Another Gonzales Hatchet Man Gets The Axe
Another one bites the dust:”
Justice Dept Official To Quit
Elston Had Role in Prosecutor Firings
By Dan Eggen and Amy Goldstein
Washington Post Staff Writers
Saturday, June 16, 2007; Page A06
A fifth senior Justice Department official announced his resignation yesterday in the wake of the controversy over the firings of nine U.S. attorneys last year.
... (Michael J. Elston, chief of staff to Deputy Attorney General) assembled one of the lists of prosecutors to be considered for removal. Four of the dismissed prosecutors said they later received inappropriate telephone calls from Elston, who allegedly warned some of them that they would suffer retaliation if they spoke publicly about their firings…
…Former U.S. attorney John McKay of Seattle told Congress that on Jan. 17 -- before McKay stepped down -- he received a call from Elston that he "greatly resented." He said Elston attempted to "buy my silence by promising that the attorney general would not demean me in his Senate testimony."
"My handwritten and dated notes of this call," McKay told Congress, "reflect that I believed Mr. Elston's tone was sinister and that he was prepared to threaten me further if he concluded I did not intend to continue to remain silent about my dismissal."
We all know that people in law enforcement run the risk of receiving sinister and threatening commuications from targets of their investigations. But the words “sinister” and “threatening” aren't usually the adjectives used to describe communications BETWEEN law enforcement professionals. It seems that Gonzales and his hatchet men intended to create a climate of fear within the federal law enforcement community. The paradox is that Gonzales' attorneys begin to talk to each other in language very much like that of the gangsters they are supposed to be policing.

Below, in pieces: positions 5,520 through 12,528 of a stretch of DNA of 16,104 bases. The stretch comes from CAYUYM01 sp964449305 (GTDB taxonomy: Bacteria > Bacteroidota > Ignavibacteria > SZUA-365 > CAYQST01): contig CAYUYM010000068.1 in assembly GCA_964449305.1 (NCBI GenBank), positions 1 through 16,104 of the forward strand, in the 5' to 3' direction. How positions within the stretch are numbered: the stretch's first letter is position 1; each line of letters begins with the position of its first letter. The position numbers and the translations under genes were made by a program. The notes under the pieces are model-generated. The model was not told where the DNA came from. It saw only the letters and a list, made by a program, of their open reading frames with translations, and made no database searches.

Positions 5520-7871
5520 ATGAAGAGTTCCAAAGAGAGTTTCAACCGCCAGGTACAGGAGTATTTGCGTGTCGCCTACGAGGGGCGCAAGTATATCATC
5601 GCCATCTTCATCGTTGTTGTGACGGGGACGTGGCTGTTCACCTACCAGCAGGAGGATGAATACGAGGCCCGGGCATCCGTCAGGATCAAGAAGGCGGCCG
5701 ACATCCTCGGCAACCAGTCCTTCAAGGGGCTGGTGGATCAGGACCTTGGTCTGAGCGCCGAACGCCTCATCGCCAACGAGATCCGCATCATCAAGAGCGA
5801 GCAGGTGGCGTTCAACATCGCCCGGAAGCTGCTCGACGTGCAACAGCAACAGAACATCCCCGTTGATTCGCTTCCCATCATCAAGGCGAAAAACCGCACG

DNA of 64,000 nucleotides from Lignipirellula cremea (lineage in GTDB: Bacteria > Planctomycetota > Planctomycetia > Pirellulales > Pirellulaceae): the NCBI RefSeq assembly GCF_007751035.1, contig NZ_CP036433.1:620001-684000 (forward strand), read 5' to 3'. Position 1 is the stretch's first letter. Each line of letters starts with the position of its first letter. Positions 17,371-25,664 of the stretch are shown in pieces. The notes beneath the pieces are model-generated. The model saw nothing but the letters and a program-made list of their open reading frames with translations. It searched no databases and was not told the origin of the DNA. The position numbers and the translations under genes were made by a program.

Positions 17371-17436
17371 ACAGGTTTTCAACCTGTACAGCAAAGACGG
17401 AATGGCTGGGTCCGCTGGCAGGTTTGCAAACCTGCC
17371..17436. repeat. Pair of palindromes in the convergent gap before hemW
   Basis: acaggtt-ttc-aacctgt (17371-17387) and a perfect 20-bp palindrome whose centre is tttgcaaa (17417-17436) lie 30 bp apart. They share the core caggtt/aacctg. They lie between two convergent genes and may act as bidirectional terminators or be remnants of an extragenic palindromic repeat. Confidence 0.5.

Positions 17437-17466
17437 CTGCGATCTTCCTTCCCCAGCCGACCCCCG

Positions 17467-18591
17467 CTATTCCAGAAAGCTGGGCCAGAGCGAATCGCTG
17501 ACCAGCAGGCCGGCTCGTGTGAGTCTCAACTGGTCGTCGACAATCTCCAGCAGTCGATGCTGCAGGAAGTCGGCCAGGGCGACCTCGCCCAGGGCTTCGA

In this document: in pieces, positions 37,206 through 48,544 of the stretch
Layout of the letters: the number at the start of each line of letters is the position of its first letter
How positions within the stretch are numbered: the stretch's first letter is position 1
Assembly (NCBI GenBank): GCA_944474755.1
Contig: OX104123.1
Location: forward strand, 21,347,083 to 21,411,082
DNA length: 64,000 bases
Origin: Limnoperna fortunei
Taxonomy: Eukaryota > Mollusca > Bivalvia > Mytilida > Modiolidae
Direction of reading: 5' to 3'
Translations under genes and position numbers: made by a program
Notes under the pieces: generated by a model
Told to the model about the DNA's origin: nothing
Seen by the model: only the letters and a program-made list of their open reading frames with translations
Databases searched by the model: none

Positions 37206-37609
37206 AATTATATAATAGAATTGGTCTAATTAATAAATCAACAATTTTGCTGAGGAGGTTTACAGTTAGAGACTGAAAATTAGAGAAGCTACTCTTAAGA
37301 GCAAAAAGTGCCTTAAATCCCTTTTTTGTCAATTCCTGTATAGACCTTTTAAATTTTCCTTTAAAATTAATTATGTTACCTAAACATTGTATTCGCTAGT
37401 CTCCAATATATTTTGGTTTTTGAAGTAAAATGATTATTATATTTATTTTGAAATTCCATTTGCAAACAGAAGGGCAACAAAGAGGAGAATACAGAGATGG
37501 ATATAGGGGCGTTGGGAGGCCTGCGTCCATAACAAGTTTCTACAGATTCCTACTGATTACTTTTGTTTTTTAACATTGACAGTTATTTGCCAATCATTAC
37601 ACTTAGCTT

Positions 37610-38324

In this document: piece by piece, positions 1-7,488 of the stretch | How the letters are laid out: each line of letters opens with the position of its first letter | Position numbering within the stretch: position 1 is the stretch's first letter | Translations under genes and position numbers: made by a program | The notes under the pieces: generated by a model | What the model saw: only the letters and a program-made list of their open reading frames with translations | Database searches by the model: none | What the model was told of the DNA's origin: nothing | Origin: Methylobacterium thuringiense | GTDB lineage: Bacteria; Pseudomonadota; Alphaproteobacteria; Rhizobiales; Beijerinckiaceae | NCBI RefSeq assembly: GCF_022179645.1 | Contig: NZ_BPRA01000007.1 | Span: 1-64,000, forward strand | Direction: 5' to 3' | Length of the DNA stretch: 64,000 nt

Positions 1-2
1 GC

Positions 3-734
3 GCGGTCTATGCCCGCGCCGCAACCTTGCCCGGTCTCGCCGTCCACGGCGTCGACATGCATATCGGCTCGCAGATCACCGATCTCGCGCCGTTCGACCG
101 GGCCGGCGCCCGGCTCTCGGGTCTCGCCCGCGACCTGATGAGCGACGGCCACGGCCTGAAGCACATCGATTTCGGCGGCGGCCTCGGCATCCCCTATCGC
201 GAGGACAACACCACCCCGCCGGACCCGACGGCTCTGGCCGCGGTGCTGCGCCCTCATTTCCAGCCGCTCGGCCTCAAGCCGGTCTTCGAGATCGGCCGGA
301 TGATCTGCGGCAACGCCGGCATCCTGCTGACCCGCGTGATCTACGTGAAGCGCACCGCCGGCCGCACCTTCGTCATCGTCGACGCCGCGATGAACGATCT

Imagine an FBI wiretap of a Justice Department inter-office telephone call:
--Never you mind who dis is, see? Dis is somebody who cares about your continued health, dat’s who dis is.
--Wait a minute—you’re calling from here, inside the office—
--Yes, you are, I can see that your line is lit up on my phone--it’s you, Biff, isn’t it, it’s Biff from Attorney General Gonzales’--
--You namin’ names now, you little rat?
--Biff, what is this, some kind of joke?
--You think it’s a joke, you just keep on callin’ me Biff an’ you’ll find out just how much of a joke it is, punk.
--But, Bi--What are you doing, we just had lunch together twenty minutes ago, why are you using that voice—
--You better listen to dis “voice,” jocko, and listen good. You’re goin’ down—the question is, are you gonna try to take Big Al with you, when you go down?
--Now wait a minute, I—
--You’re gonna talk, aintcha? Yer gonna sing like a canary, sing like a little bird—
--Why, I, I,—
--Yer gonna sing a sweet song to the media about how you was fired for not playin’ along with the Big Plan, the plan to send the Dems to jail—that’s whatcha think yer gonna do, ain’t it, Eddie ol’ pal? Because y’er Jocko the Singin’ Canary now, aintcha?
--I—I don’t think this is very ap-p-p-propriate or very professional—
--No? Well let me tell you what IS appropriate and professional, for little canary birds like you. If you so much as make a peep about this, we’re gonna have you fitted for a pair of concrete loafers. That’s very appropriate. And we’re gonna send a “professional” out to do it, too.
--Are y-you threatening m-me?
--Figure it out, bright boy. You made law review, figure it out.
--B-but this is crazy, we work together, we’re both attorneys for the Justice Department, w-w-we’re in law enforcement, y-you work just down the hall from me—
--Remember that, ya stinkin’ rat! Don’t let that slip yer mind, when yer talkin’ to Congress or the press! I’m just down the hall… right down the hall from you, is all…
--Good. I’ll see ya tomorrow. We tee off at ten. (Click.)
Labels: Gonzales US attorneys Elston